U.S. to Streamline Small Arms, Ammo Export Regulations

By Lisa Mays and Reid Whitten

Photo: iStock

U.S. regulations are being rewritten to remove certain guns and ammunition from defense export controls. A plan has been proposed within the State Department to migrate articles on the first three categories of the International Traffic in Arms Regulations U.S. Munitions List to the less restrictive Department of Commerce’s Export Administration Regulations in Spring 2019. The change is expected to become effective by Summer.

Whether the State Department will go so far as to rename the United States Munitions List, the “United States List” remains to be seen. The removal of certain guns and ammunition from the munitions list will be a big change for small arms manufacturers who will soon be able to sell to a number of countries with a lower licensing requirement.

The proposed amendment to the International Traffic in Arms Regulations, or ITAR, first appeared in notes on the Defense Trade Advisory Group meeting on Sept. 8, 2017. For those who don’t live and breathe the trade regulations, this is the State Department’s working group that provides the bureau of political-military affairs with a formal channel to consult the private sector on all things concerning munitions exports.

On May 14, 2018, the Department of Commerce’s bureau of industry and security, in conjunction with the State Department’s directorate of defense trade controls, published proposed rules regarding the amendment.

Under the proposed rules, certain articles under USML Categories I (firearms, close assault weapons and combat shotguns), II (guns and armament), and III (ammunition/ordnance) will be moved from the USML to the Export Administration Regulations’ commerce control list. Those articles are mainly commercial and not military items. The proposed rule acknowledges that there is a significant worldwide market for firearms in connection with civil and recreational activities such as hunting, marksmanship, competitive shooting and other non-military activities; and that the proposed changes burden U.S. industry without any proportionate benefits to national security or foreign policy objectives.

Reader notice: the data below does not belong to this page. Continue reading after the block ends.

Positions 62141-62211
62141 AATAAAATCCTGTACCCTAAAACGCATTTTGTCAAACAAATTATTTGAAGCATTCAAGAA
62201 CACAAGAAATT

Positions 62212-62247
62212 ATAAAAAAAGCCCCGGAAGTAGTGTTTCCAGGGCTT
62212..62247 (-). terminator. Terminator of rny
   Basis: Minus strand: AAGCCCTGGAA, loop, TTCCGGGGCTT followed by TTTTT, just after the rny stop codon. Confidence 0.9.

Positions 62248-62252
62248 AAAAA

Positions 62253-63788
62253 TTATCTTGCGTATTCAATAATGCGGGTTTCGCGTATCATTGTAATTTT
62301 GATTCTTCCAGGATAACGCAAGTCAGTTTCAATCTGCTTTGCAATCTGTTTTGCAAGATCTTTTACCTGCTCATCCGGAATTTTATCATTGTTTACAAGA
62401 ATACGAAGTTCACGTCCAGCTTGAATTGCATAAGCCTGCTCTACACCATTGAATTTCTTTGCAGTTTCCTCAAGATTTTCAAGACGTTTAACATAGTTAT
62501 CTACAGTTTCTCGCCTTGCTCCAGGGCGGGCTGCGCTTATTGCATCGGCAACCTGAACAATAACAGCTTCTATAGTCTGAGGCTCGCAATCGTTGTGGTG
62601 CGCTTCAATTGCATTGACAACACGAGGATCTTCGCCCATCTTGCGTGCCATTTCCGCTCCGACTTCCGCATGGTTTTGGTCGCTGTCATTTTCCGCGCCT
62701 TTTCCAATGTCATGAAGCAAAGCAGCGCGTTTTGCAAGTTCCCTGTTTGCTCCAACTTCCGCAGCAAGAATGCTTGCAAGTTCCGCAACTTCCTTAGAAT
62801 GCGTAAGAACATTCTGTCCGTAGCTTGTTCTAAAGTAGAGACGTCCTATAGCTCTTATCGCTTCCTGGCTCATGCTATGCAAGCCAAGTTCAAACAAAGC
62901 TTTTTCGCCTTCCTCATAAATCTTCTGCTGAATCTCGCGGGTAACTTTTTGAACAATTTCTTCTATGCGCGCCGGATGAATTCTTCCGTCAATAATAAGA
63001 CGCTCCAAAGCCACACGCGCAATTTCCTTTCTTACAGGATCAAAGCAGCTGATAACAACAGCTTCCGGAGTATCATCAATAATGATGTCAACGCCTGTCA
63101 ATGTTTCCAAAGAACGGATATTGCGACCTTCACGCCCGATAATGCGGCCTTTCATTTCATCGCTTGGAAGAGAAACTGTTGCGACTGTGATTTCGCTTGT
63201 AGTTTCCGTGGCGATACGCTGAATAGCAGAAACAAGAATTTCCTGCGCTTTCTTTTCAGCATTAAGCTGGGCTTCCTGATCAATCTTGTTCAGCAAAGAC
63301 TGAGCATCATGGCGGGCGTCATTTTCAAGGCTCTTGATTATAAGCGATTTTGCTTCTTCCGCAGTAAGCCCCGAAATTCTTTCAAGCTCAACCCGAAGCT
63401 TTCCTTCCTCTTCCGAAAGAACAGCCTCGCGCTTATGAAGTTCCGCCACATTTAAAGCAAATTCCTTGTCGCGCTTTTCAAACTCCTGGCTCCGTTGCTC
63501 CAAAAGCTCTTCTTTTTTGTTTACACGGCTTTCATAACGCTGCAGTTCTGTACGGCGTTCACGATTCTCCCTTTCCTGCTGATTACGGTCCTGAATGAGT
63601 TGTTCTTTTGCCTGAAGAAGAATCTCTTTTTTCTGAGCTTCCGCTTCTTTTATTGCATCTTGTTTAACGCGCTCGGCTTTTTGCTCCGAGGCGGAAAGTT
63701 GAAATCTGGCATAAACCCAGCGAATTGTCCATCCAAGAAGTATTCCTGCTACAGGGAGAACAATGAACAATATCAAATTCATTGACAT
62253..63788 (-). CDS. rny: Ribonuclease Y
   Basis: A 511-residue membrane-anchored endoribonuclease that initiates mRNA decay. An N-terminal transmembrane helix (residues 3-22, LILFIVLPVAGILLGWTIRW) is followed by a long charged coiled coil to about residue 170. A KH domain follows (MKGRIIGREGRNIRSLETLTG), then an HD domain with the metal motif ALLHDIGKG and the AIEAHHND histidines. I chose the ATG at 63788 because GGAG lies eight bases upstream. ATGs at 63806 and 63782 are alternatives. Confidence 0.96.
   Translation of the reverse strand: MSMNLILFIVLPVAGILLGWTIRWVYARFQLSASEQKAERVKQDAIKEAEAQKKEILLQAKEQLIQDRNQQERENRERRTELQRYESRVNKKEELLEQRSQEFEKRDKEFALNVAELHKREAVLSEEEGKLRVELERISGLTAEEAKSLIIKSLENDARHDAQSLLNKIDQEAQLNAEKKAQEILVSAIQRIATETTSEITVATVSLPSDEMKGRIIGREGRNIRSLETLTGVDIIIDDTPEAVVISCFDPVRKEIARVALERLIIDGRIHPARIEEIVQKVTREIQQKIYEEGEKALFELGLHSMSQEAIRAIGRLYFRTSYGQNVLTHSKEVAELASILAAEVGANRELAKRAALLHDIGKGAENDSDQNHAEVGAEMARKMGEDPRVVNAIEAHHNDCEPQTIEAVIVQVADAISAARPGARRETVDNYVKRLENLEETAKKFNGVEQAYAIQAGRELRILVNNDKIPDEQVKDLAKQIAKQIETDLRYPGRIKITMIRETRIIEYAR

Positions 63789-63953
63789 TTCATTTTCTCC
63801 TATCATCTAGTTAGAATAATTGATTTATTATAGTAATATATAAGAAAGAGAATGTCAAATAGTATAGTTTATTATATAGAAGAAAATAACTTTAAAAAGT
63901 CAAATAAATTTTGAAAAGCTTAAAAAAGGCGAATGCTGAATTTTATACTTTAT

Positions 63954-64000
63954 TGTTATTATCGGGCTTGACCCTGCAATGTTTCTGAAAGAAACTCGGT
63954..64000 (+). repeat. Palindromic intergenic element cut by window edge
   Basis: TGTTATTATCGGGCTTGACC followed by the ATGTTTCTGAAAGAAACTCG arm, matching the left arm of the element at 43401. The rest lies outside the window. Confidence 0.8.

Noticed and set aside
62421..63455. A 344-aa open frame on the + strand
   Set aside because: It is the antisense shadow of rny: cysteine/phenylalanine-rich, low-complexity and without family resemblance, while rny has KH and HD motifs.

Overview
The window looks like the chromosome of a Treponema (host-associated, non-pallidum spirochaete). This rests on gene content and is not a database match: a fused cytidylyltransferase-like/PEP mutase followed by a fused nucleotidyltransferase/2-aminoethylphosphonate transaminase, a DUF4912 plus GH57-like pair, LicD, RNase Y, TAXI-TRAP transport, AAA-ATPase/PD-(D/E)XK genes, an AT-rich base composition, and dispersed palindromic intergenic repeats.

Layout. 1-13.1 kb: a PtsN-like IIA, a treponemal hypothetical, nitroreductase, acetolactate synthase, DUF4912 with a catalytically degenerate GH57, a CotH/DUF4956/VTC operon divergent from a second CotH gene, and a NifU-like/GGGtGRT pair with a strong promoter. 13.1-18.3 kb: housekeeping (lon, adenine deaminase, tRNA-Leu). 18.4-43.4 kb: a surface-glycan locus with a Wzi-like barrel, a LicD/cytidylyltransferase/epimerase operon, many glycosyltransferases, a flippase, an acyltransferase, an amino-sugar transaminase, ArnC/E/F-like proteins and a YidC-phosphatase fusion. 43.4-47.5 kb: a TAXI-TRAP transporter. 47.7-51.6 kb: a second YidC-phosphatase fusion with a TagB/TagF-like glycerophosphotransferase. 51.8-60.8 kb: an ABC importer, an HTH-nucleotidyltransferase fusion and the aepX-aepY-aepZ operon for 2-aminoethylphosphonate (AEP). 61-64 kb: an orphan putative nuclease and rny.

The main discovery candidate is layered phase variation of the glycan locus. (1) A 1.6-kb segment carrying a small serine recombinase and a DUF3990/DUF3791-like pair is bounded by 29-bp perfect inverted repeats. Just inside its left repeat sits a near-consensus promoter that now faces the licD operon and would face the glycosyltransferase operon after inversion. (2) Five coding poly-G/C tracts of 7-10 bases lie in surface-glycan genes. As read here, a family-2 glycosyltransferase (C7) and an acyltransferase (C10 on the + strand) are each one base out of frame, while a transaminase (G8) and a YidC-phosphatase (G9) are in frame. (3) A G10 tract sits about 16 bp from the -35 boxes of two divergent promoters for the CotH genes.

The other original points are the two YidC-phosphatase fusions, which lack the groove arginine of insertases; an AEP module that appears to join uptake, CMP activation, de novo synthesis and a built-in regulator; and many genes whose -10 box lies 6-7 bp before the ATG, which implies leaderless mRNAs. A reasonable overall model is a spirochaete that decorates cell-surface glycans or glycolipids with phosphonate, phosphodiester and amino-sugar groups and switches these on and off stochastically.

American gun and ammunition manufacturers will have an increased capacity to reach a larger customer base without as many restrictions on the export of their products. U.S. firearm manufacturers and exporters will likely see a reduction in export compliance administrative burden. Arms sales from the United States will likely grow, and the nation will likely continue to hold and expand its share of the international small arms market.

As just one example of the reduced regulatory burden, firearm, ammunition and ordnance manufacturers would likely not have to register as ITAR manufacturers or exporters. That registration requires yearly renewal and the base cost of registration is more than $2,000. Thereafter, those exporters would not need to apply for ITAR export licenses, which are generally more difficult to obtain than EAR licenses, in order to sell their products to foreign countries.

The change in control does not equate to a free-for-all. The proposed rule creates 17 new export control classification numbers under the commerce control list to control the items moved from the munitions list, and the rule further revises several other numbers. In addition, certain Category II items will migrate to the “600 series” of the commerce control list. Those 600-series items generally require licenses for exports or reexports, except when the item is exported or reexported to Canada or, when operating under license exception, any of the countries party to the Strategic Trade Authorization.

Where a license is required, exporters will still need to apply for a license through the Simplified Network Application Process Redesign (SNAP-R) maintained by Commerce’s bureau of industry and security. Customs will also continue to require exporters to file an electronic export information submission. Moreover, exporters will need to continue to control certain information related to the design, development, manufacture, operation and repair of articles still controlled under the State Department’s trade regulation.

State Department and Department of Commerce parallel rules to implement the removal of firearms from the munitions list are in the proposed stage. The final regulations may be published around April. Those regulations will likely have a delayed effect with an effective date set in the months following the publication of the final regulations.

As ever, a company’s approach to compliance will depend on its risk tolerance. In preparation for the finalized regulations, affected companies may choose to analyze their compliance controls and create logistics plans for exporting Category I, II, or III items under the new regulations.

It may be useful to examine current company procedures and operations to anticipate how to adjust business operations to adapt to the changes. Planning ahead may help companies realize compliance efficiencies and reduce administrative costs. It is important to note, however, that the U.S. firearms industry will remain regulated under the National Firearms Act, Gun Control Act, and other federal and state firearms laws.

Reid Whitten ( is the managing partner of Sheppard Mullin’s London office and specializes in supporting U.S. and EU companies manage and mitigate defense export risks. Lisa Mays ( is an associate in the firm’s Washington, D.C. office and works with clients to plan and prepare ITAR compliance strategies.

Topics: Land Forces, Viewpoint, International, Global Defense Market

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